No longer. There will always be a hard core of early adopters jumping on every new beta, but today, who else can be bothered? Blame the browser wars. It's long become clear that new browser features have little to do with what people actually need and everything to do with what the suits believe will grab market share. Active X "controls," Javascript tweaks and an ever-burgeoning array of proprietary sound and video formats are slowing us down as we traverse the Net. Who has the patience to grab every necessary plug-in to handle every new application? Netscape and Microsoft, locked in a desperate struggle to triumph |ber alles, have ended up throwing a toolbox full of monkey wrenches into the gears of Web evolution.

Perhaps you thought that unfettered free market competition would speed things up? Think again. To take just one example, the effort to create a unified standard for VRML has been repeatedly sabotaged by corporations striving for proprietary advantage. Long gone are the days when one programmer could make a decision, release code and revolutionize the look and feel of cyberspace. Now, endless wars of attrition are fought in courtrooms and via committee hearings.

No more new kids on the block

Once upon a time, you learned some HTML in an afternoon, put up a Web site the next day, got labeled a "cool site of the nanosecond" by early evening and became an instant Net celebrity. If you were especially opportunistic, you rounded up some talent and venture-capital funding and, presto, you had an instant brand -- you were an established player in a game so new that nobody knew the rules.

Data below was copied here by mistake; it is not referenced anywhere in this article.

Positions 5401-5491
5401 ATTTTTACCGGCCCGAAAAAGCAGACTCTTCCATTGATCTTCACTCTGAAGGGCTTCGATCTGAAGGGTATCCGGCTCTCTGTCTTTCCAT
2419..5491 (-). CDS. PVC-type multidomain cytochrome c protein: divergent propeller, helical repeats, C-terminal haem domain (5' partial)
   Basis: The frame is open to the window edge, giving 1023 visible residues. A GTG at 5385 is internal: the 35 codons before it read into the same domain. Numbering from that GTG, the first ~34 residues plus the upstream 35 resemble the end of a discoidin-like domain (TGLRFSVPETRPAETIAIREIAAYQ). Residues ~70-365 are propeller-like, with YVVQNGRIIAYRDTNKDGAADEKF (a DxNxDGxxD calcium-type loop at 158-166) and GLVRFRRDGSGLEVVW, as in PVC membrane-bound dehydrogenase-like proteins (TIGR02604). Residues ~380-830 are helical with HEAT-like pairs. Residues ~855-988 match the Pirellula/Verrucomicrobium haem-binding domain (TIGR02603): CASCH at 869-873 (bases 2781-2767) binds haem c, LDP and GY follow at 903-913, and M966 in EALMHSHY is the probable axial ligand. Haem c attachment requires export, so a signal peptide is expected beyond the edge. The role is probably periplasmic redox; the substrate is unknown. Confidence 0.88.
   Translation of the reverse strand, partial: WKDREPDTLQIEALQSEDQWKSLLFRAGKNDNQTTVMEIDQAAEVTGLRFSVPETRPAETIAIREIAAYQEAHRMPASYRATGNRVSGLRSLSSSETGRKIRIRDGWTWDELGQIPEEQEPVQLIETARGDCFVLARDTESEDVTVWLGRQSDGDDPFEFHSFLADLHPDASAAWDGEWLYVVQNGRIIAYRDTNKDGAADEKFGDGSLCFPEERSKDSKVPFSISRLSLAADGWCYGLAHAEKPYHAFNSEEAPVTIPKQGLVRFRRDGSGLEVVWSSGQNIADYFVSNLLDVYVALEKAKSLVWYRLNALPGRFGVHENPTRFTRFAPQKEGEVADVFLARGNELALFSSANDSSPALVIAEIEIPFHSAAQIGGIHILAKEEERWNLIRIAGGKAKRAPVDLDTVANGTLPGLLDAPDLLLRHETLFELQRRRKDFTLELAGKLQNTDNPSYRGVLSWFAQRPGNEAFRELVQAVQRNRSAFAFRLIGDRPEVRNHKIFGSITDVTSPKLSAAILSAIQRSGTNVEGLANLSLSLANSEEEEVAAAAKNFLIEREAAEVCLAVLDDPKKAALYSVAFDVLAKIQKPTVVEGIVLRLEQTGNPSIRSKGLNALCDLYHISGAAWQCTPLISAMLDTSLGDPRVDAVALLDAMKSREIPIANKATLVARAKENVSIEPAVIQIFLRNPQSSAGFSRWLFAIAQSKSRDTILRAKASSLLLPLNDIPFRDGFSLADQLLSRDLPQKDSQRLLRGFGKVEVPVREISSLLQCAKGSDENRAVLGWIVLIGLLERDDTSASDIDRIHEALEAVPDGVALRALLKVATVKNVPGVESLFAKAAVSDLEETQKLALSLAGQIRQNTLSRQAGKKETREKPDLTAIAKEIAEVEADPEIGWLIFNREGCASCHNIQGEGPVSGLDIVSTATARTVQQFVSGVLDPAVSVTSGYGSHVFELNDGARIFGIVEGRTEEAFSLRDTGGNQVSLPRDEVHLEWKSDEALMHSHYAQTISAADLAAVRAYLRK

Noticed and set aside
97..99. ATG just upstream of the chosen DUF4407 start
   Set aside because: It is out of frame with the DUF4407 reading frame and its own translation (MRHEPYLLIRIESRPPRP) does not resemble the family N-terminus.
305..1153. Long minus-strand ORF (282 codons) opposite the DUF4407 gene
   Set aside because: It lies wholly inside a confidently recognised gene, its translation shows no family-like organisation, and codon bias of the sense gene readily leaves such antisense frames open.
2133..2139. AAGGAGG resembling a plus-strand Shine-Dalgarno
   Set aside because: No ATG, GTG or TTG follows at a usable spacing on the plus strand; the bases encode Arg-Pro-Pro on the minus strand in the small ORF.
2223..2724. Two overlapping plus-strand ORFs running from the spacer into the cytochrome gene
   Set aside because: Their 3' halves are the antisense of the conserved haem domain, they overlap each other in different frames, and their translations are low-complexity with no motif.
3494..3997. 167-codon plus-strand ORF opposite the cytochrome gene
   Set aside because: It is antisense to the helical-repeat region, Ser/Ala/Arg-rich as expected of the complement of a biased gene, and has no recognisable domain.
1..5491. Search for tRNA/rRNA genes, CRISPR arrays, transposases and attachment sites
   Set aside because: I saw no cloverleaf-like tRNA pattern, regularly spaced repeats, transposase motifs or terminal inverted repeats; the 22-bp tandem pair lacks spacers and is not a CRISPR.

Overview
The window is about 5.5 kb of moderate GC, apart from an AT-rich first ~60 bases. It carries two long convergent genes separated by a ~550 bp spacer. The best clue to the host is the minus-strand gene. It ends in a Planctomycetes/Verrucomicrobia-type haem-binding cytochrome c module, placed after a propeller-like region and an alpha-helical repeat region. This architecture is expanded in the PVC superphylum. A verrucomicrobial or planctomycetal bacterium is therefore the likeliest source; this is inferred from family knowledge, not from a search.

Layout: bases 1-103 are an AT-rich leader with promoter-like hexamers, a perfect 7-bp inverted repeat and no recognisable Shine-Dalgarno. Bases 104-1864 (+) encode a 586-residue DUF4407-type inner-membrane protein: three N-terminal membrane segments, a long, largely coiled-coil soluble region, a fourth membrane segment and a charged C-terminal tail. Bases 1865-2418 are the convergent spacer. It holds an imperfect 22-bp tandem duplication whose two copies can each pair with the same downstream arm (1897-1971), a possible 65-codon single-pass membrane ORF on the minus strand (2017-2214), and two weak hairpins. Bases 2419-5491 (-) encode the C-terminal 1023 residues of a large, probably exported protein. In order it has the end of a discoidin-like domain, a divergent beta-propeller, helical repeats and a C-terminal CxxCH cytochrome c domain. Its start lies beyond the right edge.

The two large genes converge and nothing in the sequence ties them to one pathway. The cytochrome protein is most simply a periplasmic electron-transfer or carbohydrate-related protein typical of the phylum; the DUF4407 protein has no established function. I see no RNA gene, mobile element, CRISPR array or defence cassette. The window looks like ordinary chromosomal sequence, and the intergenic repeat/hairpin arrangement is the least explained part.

Not anymore. To make the same kind of impact on Net society today that one could in 1994 -- simply by being there! -- requires massive outlays of cash and marketing muscle. Anyone can still do their own zine thing, or find a niche for their own mini-community, but if you want to establish the brand awareness that draws eyeballs, advertising dollars and investment capital, you're late to the dinner table. The frontier has been homesteaded, and barbed wire has sprung up across the open prairie. We no longer look to see what new thing has popped up overnight, but instead, what old thing has withered and died.

None of this is necessarily evil, or even unexpected. No exponential growth curve lasts forever. Commercial jockeying for market share is part of the maturation of the Net economy. After all the Sturm und Drang of a new medium's birth, a lot of hard work and attention to details is necessary to create something that lasts.

But the Web industry often seems to be fueled largely from the pungent exhaust of its own hype. In the era of the "digital revolution" and the "new economy," traditional economic laws and historic truths have supposedly been repealed or superseded -- and the supersonic speed of "Internet time" is widely accepted proof.

Or at least that's how it seemed, last year. Today, we've hit the sound barrier and are bouncing back. It's time for everyone to reset their clocks and reevaluate the hype of yesteryear. If the Net is slowing to a crawl, or at the very least, if our subjective sense of Internet time is ratcheting down, what does that mean for all the hopes and dreams of the "connected" generation? Should we close all our windows, unplug our modems and forget all about our drag racing days on the info highway?

Absolutely not. The deceleration of cyberspace is no excuse to slump into ennui. The raw numbers of online life still command respect. The number of computers connected to the Net, the number of people with e-mail addresses and the number of advertising dollars raked in by Net-based businesses all rise quarter to quarter in a fashion most virile. It's no dream, and it's no illusion.

Andrew Leonard

Andrew Leonard is a staff writer at Salon. On Twitter, @koxinga21.